The Advent of Following

On the Road to Following

At least since the birth of RSS, it has been possible to pull in all of the latest content from the friends, luminaries and journalists you most wanted to track online. This move made the Web much more user-centric than it had been. It was the Information Age of the Web, if you will. Instead of browsing to 100 different destinations to read the content you were interested, you went to one destination and read your content there.

The next step on the road to following was the blooming of the social networks. From Friendster to MySpace to Facebook to the penultimate, it was finally possible to keep up to the day to day trials and tribulations of your closest friends and family (and the guy who pants'ed you in fourth grade and has since become enlightened, or so he says).

Still, the notion of following, and the idea that the moniker @foo could uniquely identify an individual didn't really take hold until the birth of Twitter. Twitter opened up the possibility of finding out not only what your buddy John had for lunch, but what Paris Hilton and Oprah had for lunch! But it was more than that, users began tweeting their latest blog posts, their latest Flickr images, their and their latest and favorite YouTube videos. Twitter turned into a place to follow what someone was doing online. Instead of finding the RSS feeds your friends' and idols' blogs, images, videos, etc., etc., you can just follow all of their activity in one place, on Twitter.

The Rise of Aggregation

But their was a problem. A couple, really. First, Twitter is not a great place for conversations. There are exceptions, but for the most part everything is one-way on Twitter. I can post this blog entry there and my followers can see it, they may even @-reply back to me, but none of my other followers will see that comment. Second, with Twitter the onus is on me, the author, to push all of my content there. If I remember to publish my Flickr images but not my Picasa images, they my followers will miss stuff. This emphasizes the fact that on Twitter, you are not following a friend, you are following a friend's Twitter account. What doesn't exist there might not as well exist. Lastly, publishing everything I do online to Twitter makes my tweet stream very noisy. It's much better to self-curate what content you publish to Twitter so only the best stuff gets through so as not to overwhelm your followers.

These are the problems the aggregators were trying to solve. The most successful of these was FriendFeed. It allowed you to specify all the accounts you had across the Web, from not only Facebook, Flickr and Twitter, but Yelp! and Laconica and Delicious and anything that published an RSS feed of your content and it would aggregate all of that content in one place. You set it up once and all of a sudden you have a single location for people to follow what you do online. As for the three problems Twitter had in this role, 1) FriendFeed allowed conversations around each post, 2) all of my content gets pulled in automatically once I set it up, 3) my followers on FriendFeed could "hide" content from services they weren't interested, so they could see all of my blog posts and tweets but ignore reviews of my small town restaurants they'll never be in the vicinity of.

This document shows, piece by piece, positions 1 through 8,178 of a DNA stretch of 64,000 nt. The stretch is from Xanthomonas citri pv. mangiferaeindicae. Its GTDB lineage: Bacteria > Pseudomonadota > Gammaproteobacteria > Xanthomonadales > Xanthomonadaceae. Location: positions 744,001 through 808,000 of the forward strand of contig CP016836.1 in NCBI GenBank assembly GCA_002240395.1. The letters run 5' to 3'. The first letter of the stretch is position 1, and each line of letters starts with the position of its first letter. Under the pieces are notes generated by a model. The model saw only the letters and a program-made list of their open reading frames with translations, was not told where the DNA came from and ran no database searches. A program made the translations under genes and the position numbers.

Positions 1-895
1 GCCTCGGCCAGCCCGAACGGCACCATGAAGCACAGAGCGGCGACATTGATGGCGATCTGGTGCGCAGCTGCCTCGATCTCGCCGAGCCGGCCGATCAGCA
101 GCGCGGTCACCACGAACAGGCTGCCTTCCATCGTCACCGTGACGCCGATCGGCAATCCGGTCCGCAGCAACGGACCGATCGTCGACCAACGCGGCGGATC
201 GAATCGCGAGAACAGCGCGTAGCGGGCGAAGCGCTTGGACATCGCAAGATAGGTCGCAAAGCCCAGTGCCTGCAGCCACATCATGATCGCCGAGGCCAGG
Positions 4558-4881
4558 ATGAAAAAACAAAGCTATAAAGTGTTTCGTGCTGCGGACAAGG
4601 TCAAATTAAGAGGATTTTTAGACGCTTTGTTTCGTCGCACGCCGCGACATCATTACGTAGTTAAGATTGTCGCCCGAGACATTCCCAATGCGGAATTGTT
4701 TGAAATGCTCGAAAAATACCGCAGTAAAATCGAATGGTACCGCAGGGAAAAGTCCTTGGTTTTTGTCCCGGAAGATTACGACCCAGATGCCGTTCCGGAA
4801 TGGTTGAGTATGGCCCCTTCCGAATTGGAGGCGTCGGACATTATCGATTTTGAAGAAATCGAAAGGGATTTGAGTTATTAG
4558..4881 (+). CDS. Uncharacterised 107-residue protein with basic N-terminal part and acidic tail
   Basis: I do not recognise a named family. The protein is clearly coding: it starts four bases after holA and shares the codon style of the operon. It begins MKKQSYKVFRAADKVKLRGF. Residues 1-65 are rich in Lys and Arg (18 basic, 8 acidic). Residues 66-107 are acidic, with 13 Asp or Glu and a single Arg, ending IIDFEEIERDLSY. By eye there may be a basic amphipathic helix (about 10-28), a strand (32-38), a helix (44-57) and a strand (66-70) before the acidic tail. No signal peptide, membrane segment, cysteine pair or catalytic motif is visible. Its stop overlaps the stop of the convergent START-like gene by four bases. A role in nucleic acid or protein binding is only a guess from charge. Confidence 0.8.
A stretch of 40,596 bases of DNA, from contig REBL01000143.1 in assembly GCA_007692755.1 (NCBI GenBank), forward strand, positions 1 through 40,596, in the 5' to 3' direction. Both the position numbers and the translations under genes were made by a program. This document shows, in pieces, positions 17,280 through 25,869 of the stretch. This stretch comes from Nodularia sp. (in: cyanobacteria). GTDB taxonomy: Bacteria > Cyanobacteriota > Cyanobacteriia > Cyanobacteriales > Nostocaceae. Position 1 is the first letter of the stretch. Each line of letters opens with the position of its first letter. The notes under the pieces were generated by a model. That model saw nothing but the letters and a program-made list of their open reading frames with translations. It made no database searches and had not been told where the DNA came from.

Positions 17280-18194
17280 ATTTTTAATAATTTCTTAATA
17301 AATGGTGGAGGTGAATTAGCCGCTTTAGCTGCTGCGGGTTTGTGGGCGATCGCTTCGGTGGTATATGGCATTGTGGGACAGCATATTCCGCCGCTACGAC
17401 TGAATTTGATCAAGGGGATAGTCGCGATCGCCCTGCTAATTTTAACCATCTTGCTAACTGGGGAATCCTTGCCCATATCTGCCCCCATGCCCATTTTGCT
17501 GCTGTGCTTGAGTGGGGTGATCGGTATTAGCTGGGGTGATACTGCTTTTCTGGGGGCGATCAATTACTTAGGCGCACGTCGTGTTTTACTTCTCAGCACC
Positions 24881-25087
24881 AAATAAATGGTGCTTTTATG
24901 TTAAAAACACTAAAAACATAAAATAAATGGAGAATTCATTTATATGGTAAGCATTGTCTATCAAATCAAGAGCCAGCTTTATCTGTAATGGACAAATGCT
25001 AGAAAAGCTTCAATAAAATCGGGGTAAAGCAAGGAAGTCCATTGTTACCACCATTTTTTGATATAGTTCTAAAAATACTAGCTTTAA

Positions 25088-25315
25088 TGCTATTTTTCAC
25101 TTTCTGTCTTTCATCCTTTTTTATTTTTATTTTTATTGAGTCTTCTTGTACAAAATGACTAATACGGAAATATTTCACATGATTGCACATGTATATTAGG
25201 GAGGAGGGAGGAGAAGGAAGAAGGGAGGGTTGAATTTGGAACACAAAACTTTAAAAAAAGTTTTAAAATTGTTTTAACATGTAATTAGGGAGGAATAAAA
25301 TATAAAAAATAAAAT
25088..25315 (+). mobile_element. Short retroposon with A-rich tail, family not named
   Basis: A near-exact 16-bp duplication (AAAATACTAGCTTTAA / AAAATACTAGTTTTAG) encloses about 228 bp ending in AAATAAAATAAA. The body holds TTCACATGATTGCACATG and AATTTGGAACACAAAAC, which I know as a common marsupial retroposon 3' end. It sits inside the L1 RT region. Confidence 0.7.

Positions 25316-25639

Social Web Technologies

Despite appearances, and coming extremely close, FriendFeed was not a panacea. The biggest problem is that it is a closed system. Yes, they have an API and let all of their data out. They went way further than just about anybody out there. However, if I cannot run software on a server of my choice and participate in your system, then you are a closed system. This is antithetical to the ideals of the Web and no method of following an individual on the Web can be built from these foundations.

Thankfully, this was not the end of the road. A new group of technologies is currently evolving to fill the role currently best served by FriendFeed. As mentioned in my Primer on the Social Web, FOAF and XFN provide a way for me to specify all of my accounts and build a little mini-web where those interested can follow what I do online. Webfinger allows me to name my mini-web. Sites such as Google Buzz act as a view of this web, not as silos like the old social networks. Sure, the comments are mostly owned by Buzz at the moment, but that will change when Salmon is implemented, which is the plan. With Salmon, if someone comments on a blog post of yours in Buzz, that comment will route it's way back to your blog.

Once these technologies catch hold, we will be in the next era of following, where you can actually follow a person, not a feed or a service or a series of tweets, on the Web. If I give you my email address, assuming it corresponds to a WebFinger account, like my GMail address does, everything should work automagically.